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From Michael McCandless <luc...@mikemccandless.com>
Subject Re: LookaheadTokenFilter
Date Sat, 07 Sep 2013 19:33:14 GMT
Something is wrong; I'm not sure what offhand, but calling peekToken
10 times should not stack all tokens @ position 0; it should stack the
tokens at the positions where they occurred.  Are you sure the posIncr
att is sometimes 1 (i.e., the position is in fact moving forward for
some tokens)?

nextToken() only calls peekToken() once the lookahead buffer is exhausted.

afterPosition() should be called within nextToken(), for each
position, once all tokens leaving that position are done.

You use case *should* be working: inside your incrementToken() you
call peekToken() over and over until you've seen the full sentence
(saving away any state in your subclass of Position), then nextToken()
to emit the buffered tokens, and to insert your own tokens when
afterPosition() is called ...

Mike McCandless

http://blog.mikemccandless.com


On Sat, Sep 7, 2013 at 1:10 PM, Benson Margulies <benson@basistech.com> wrote:
> nextToken() calls peekToken(). That seems to prevent my lookahead
> processing from seeing that item later. Am I missing something?
>
>
> On Fri, Sep 6, 2013 at 9:15 PM, Benson Margulies <benson@basistech.com> wrote:
>> I think that the penny just dropped, and I should not be using this class.
>>
>> If I call peekToken 10 times while sitting at token 0, this class will
>> stack up all 10 of these _at token position 0_. That's not really very
>> helpful for what I'm doing. I need to borrow code from this class and
>> not use it.
>>
>> On Fri, Sep 6, 2013 at 9:10 PM, Benson Margulies <benson@basistech.com> wrote:
>>> Michael,
>>>
>>> I'm apparently not fully deconfused yet.
>>>
>>> I've got a very simple incrementToken function. It calls peekToken to
>>> stack up the tokens.
>>>
>>> afterPosition is never called; I expected it to be called as each of
>>> the peeked tokens gets next-ed back out.
>>>
>>> I assume that I'm missing something simple.
>>>
>>>
>>>     public boolean incrementToken() throws IOException {
>>>         if (positions.getMaxPos() < 0) {
>>>             peekSentence();
>>>         }
>>>         return nextToken();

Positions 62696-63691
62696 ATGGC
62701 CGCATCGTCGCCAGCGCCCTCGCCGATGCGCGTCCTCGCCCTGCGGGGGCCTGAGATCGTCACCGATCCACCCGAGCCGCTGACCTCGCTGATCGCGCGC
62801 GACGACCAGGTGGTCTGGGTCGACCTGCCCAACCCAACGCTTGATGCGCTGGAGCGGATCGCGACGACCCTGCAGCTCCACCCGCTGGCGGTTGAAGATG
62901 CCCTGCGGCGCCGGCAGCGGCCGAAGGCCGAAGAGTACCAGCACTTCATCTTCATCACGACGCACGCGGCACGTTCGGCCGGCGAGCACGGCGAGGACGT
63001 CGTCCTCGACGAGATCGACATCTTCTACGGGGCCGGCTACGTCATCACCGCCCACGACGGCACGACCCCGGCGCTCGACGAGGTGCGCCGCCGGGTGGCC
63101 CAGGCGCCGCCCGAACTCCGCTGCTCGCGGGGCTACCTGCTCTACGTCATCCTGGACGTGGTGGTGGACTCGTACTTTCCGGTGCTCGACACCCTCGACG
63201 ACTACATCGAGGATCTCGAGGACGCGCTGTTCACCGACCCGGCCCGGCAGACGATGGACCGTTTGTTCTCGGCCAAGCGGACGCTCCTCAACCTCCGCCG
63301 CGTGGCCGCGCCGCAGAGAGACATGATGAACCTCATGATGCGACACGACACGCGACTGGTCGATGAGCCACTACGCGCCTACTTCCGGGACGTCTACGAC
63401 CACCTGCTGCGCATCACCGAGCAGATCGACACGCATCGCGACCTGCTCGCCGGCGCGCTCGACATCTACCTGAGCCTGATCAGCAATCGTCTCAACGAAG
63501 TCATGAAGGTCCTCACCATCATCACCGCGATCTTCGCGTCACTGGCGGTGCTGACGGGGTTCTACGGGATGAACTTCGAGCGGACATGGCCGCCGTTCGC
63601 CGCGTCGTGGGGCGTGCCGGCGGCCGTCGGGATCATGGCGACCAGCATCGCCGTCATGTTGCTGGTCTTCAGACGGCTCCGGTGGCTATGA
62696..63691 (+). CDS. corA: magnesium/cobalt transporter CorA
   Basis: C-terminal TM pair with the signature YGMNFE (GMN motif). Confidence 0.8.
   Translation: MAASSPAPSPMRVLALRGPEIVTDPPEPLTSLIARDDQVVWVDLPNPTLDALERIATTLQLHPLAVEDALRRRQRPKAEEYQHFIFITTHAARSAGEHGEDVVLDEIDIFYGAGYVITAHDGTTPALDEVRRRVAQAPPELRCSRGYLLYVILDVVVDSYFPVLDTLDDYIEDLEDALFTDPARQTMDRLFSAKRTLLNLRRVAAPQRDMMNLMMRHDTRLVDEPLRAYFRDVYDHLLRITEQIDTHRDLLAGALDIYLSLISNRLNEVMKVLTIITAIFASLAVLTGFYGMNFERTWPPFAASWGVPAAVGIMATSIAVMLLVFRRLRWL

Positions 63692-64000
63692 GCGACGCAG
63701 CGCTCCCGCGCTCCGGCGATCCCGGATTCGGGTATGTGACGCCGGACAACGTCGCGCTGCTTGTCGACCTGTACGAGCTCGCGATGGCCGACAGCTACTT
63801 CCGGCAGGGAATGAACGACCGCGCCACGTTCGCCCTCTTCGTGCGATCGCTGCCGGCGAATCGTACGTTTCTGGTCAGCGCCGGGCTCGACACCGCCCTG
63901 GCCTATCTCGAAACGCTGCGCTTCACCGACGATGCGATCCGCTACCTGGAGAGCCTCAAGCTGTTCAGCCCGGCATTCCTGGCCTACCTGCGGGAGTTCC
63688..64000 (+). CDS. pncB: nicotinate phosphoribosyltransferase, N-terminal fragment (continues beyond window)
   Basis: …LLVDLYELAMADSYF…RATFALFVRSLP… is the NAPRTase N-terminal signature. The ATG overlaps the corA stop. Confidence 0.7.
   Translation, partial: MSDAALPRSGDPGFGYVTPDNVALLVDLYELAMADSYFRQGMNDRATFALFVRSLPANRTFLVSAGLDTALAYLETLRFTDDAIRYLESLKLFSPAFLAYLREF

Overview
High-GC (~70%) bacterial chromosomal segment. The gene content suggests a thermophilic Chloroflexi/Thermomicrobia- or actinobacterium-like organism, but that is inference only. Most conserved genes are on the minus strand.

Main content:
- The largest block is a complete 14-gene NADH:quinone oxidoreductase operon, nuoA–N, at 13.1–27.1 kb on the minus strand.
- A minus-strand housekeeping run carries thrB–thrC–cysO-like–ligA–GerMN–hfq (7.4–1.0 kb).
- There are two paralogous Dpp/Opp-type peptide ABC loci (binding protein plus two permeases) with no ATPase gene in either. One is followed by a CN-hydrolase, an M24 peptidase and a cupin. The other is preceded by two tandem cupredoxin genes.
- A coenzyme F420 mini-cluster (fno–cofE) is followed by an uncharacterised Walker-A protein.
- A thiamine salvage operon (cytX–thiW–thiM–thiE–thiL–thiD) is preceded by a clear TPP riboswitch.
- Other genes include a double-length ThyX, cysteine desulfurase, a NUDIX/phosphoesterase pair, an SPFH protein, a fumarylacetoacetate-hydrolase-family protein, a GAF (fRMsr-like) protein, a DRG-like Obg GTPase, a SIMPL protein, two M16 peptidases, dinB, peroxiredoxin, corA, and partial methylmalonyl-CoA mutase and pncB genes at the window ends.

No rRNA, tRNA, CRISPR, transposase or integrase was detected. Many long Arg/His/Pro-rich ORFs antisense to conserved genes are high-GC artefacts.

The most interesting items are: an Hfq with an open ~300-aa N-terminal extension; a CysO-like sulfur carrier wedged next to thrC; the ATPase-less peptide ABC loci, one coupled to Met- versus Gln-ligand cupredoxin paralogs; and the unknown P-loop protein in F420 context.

>>>     }
>>>
>>>
>>>
>>> On Fri, Sep 6, 2013 at 8:13 AM, Benson Margulies <benson@basistech.com>
wrote:
>>>> On Fri, Sep 6, 2013 at 7:31 AM, Michael McCandless
>>>> <lucene@mikemccandless.com> wrote:
>>>>>
>>>>> On Thu, Sep 5, 2013 at 8:44 PM, Benson Margulies <benson@basistech.com>
wrote:
>>>>> > I'm trying to work through the logic of reading ahead until I've
seen
>>>>> > marker for the end of a sentence, then applying some analysis to
all of the
>>>>> > tokens of the sentence, and then changing some attributes of each
token to
>>>>> > reflect the results.
>>>>> >
>>>>> > The queue of tokens for a position is just a State, so there isn't
an API
>>>>> > there to set any values.
>>>>> >
>>>>> > So do I need to subclass Position for myself, store the additional
>>>>> > information in there, and set the attributes as each token comes
by on the
>>>>> > output side?
>>>>>
>>>>> Yes, that sounds right.  Either that or, on emitting the eventual
>>>>> Tokens, apply your logic there (because at that point, after
>>>>> restoreState, you have access to all the attr values for that token).
>>>>>
>>>>> > I would be grateful for a bit more explanation of afterPosition
versus
>>>>> > incrementToken; some of the mock classes call peek from afterPosition,
and
>>>>> > I expected to see peek called in incrementToken based on the javadoc.
>>>>>
>>>>> afterPosition is where your subclass can "insert" new tokens.
>>>>>
>>>>> I think (it's been a while here...) you are allowed to call peekToken
>>>>> in afterPosition; this is necessary if your logic about inserting
>>>>> additional tokens leaving a given position depends on future tokens.
>>>>>
>>>>> But: are you doing any new token insertion?  Or are you just tweaking
>>>>> the attributes of the tokens that pass through the filter?  If it's
>>>>> the latter then this class may be overkill ... you could make a simple
>>>>> TokenFilter.incrementToken that just enumerates & saves all input
>>>>> tokens, does its processing, then returns those tokens one by one,
>>>>> instead.
>>>>
>>>> I'm not adding tokens yet, but I will be soon, so all of this isn't
>>>> entirely crazy. The underlying capability here includes decompounding.
>>>> (I have mixed feelings about just adding all the fragments to the
>>>> token stream, as it can reduce precision, but there isn't an obvious
>>>> alternative (except perhaps to suppress the super-common ones)).
>>>>
>>>> So, to summarize, logic might be:
>>>>
>>>> in incrementToken:
>>>>
>>>> If positions.getMaxPos() > -1. just return nextToken(). If not, loop
>>>> calling peekToken to acquire a sentence, process the sentence, and
>>>> attach the lemmas and compound-pieces to the Position subclass
>>>> objects.
>>>>
>>>> in afterPosition, as each token comes 'into focus', splat the lemma
>>>> from the Position into the char term attribute, and insert new tokens
>>>> as needed for the compound components.
>>>>
>>>> Thanks,
>>>> benson
>>>>
>>>>
>>>>
>>>>
>>>>
>>>>>
>>>>>
>>>>> Mike McCandless
>>>>>
>>>>> http://blog.mikemccandless.com
>>>>>
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>>>>>
>
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